PwC has revealed the recovery in insurance M&A finding that the strategic importance of M&A to insurers across the globe is set to increase. However the report says that transaction volumes won’t recover along the same lines as during the last decade. Instead, the next few years will see a quiet revolution in global insurance M&A. In the short to medium term, low profitability will have a critical effect on insurance M&A. Weak profitability is closely linked to low investment yields, and is encouraging insurers in mature markets to seek domestic deals and to plan international expansion. The report also finds that technology will continue to grow in influence in insurance deals; political risks, the economic climate and regulatory reform will all continue to shape the market; and Asian and Latin American targets top the wish lists for insurers with capital to spend.
Nick Page, transaction services partner at PwC, said “The global insurance industry’s outlook is improving. The mature economies of Europe and North America are moving towards recovery, while the emerging markets of Asia and Latin America continue to grow. A pick-up in global premiums is forecast, but the industry should not expect a return to the old ways. Insurers are operating in a world where the goal of long-term growth seems to be getting further away. Instead insurers face a range of obstacles including persistently low investment yields, tightening regulation and overcapacity in many markets.
James Tye, transaction services partner at PwC, said “As insurers adapt their business models to this new environment, the strategic importance of M&A will only increase. However we do not expect transaction volumes to recover to their pre-crisis levels. Instead, we predict the next few years will see a quiet revolution in global insurance M&A.”
Key findings from the report include:
Technology grows in influence…
- Technology will play an increasingly important role in insurance deal-making.
- Insurers will acquire technological expertise, for example, in telematics, in part as a defensive strategy against disruptive new entrants.
- Communication or social networking companies could also use M&A to acquire an insurance vehicle and combine it with their high levels of customer insight and trust.
Political risks for insurance M&A include:
- The sale or break up of nationalised insurers
- Intervention in systemically important insurers
- Restrictions on the sale of insurance assets or greater protectionism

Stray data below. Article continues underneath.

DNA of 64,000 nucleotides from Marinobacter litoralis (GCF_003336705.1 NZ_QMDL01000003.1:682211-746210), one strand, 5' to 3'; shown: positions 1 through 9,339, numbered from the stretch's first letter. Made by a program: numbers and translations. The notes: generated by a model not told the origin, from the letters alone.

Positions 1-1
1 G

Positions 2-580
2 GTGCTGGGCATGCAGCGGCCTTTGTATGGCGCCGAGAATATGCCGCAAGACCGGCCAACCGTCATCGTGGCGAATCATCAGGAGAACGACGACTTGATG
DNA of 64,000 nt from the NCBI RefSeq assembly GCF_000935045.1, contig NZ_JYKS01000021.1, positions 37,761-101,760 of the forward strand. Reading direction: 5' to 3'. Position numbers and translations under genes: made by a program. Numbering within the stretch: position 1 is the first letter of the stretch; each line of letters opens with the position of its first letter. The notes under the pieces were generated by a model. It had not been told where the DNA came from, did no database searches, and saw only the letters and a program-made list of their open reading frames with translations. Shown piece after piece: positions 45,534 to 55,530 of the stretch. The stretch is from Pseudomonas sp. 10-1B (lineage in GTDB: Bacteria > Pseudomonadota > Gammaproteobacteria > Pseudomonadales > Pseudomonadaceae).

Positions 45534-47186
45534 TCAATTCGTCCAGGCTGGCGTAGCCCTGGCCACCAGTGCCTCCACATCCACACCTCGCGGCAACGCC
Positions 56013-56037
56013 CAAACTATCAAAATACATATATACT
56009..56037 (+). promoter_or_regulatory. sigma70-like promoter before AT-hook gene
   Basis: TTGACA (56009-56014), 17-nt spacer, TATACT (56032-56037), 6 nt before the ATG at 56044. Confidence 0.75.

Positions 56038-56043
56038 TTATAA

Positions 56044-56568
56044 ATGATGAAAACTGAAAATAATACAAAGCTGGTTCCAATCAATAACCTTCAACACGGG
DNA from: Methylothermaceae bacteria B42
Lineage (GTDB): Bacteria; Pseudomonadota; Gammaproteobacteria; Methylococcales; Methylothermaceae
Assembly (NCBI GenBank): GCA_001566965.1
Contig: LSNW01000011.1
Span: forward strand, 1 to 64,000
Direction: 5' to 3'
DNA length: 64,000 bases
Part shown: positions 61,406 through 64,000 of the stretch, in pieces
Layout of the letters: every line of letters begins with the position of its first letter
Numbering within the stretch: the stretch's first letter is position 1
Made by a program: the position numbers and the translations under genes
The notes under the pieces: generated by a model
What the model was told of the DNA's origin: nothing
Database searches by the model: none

Economics and regulation continue to mould the market…
- Economic concerns include the shift of power away from developed economies, the threat of renewed uncertainty in Europe and the chance of market volatility creating deal opportunities.
- Regulatory trends include gradual harmonisation – seen in the IAIS’ anticipated adoption of Solvency II – but also disruption, illustrated by changes to Solvency II or the identification of global systemically important insurers.
Smarter pricing could reduce insurers’ combined ratios by 2-3%...
- General insurers that have already achieved economies of scale are increasingly turning to smarter pricing to improve their profitability. European insurers could slice 2-3% off their combined ratios by emulating pricing best practice from markets such as the USA or Australia.
- Over the next few years the ability to price individuals rather than groups of customers will become an increasingly important driver of M&A.
- Premium growth in developed markets is slowly recovering from 2010’s low, but remains restricted by slow economic growth.
- Aggressive competition, higher claims and weak investment yields are putting profitability under pressure.
- Growth is much stronger in developing regions, but even here, many insurers’ combined ratios are climbing.
- The search for greater scale remains a crucial strategic response to these challenges, and the drive for domestic consolidation will continue to shape global insurance M&A.
Asian and Latin American firms top of insurers’ acquisition wish list…
- Insurers with capital to spare will continue to target Asia and Latin America and general insurers that can afford to do so will continue use M&A to acquire new customers.
- Better capitalised firms in Europe and North America will continue to follow established routes into emerging markets in Asia-Pacific or Latin America. In some cases, they will take advantage of their peers’ withdrawals from the same markets.
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